Jack Benson never knew his birth mother, and this fact has always caused his pain. That’s why he takes the opportunity to run when he gets a vehicle for his sixteenth birthday. However, he doesn’t make it very far and ends up stopping at a local diner called The Griddle House. There, he meets an eccentric cast of characters that surprisingly helps him sort through his problems to find hope.
Production Quality (1.5 points)
For the most part, The Griddle House has a respectable production even though it’s mostly limited to a handful of sets. Even still, the props therein are realistic, and video quality is as it should be. At times, however, there is some shaky camera work as well as some odd camera angles. As a whole, the audio quality is on part with standards, even if the soundtrack is slightly generic. Further, the editing is fairly basic without any major concerns or significant positives. Therefore, this production is basically average since it’s neither horrible nor dynamic.
Plot and Storyline Quality (.5 points)
From the get-go, it’s fairly hard to understand the point of the story behind The Griddle House. While there’s some character potential, the dialogue isn’t enough to keep them from being generic and cardboard, even though it’s almost entirely made up of conversations. The forced comedy doesn’t help matters, especially since it’s very flat and awkward. Many scenes appear to drag on just for the purpose of filling time, and the interactions between the characters seem stiff and forced rather than natural and dynamic. The Griddle House draws a lot of comparisons with The Encounter, except with fewer Messianic characters. In the end, there’s not really that much to this movie’s plot as it’s hard to deduce the actual purpose behind the random conversations that fill the run time and don’t do enough to help us truly know the characters. This is one of those nice-try-but-not-good-enough efforts.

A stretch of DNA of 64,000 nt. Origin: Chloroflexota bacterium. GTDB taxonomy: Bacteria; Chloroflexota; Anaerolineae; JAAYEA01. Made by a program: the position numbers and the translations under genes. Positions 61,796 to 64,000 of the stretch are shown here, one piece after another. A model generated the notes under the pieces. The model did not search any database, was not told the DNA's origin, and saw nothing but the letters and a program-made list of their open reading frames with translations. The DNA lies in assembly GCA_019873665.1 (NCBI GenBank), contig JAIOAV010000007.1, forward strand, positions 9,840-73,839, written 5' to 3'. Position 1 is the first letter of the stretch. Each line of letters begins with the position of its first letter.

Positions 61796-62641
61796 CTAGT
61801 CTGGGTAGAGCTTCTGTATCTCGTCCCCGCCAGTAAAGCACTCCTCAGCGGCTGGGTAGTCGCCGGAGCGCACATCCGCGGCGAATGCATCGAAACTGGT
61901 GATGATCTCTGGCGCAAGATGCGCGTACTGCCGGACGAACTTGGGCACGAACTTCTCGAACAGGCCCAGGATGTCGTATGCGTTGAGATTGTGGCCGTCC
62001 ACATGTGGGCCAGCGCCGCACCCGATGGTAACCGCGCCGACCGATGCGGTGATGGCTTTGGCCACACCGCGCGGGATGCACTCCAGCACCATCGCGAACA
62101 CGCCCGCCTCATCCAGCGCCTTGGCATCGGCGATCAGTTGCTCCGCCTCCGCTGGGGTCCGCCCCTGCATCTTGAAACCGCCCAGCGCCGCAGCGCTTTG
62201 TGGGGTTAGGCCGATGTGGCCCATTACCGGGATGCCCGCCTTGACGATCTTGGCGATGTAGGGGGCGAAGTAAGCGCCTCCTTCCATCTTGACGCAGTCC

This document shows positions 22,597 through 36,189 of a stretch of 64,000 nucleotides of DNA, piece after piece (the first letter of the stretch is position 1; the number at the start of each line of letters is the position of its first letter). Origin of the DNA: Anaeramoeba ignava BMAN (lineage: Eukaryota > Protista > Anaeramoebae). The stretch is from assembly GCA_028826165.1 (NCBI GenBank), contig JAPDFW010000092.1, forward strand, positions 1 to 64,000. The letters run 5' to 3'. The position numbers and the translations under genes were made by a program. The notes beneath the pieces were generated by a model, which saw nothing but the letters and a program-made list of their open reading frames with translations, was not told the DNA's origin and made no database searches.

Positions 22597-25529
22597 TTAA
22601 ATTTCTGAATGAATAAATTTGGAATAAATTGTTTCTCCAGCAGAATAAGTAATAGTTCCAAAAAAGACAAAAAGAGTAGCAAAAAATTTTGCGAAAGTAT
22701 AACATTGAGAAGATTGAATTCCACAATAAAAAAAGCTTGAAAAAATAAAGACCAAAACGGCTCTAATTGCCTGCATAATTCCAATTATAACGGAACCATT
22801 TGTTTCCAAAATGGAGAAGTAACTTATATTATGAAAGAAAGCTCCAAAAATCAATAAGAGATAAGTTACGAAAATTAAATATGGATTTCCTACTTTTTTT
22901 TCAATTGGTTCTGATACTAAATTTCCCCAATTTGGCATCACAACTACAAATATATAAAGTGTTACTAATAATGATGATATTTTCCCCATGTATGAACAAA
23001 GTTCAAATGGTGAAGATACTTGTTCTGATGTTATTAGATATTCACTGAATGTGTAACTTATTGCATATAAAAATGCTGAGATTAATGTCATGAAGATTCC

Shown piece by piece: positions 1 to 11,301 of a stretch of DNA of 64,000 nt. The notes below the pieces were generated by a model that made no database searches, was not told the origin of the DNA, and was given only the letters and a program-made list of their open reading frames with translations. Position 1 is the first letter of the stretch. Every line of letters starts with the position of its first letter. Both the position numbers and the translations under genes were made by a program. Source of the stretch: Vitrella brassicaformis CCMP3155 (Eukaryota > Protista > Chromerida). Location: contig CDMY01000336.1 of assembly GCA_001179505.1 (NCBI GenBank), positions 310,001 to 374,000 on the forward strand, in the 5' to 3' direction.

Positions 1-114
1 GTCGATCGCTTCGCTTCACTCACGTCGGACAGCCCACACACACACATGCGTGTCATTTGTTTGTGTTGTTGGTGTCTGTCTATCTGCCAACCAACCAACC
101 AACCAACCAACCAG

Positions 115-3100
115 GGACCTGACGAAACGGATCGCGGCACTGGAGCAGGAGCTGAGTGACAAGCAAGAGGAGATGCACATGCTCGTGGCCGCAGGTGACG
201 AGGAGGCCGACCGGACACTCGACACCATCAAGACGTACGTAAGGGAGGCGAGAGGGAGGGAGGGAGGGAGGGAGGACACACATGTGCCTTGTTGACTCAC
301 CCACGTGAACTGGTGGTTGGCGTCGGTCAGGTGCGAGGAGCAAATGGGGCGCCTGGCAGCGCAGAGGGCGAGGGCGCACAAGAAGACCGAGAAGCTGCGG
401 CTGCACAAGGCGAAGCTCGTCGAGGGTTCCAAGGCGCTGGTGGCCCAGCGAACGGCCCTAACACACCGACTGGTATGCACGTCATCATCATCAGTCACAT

Acting Quality (1.5 points)
As a whole, the acting in The Griddle House is fine but not very dynamic. The cast is somewhat vanilla in their performances and safe in their acting. This doesn’t allow many major errors to surface, but it also doesn’t create an environment for standouts. Also, emotions are somewhat awkward throughout, and this section overall comes out as average.
Bearfruit Films typically likes to try different things (i.e. Rumors of Wars), but The Griddle House doesn’t quite meet these standards. It’s almost like there’s some kind of hidden idea in this film that was never fully disclosed or that there were pertinent scenes edited out that would help us understand better. The overall underlying tone is hard to grasp, which makes it difficult to discern the actual purpose. Perhaps future projects from this creative team will yield more lasting results.
Final Rating: 3.5 out of 10 points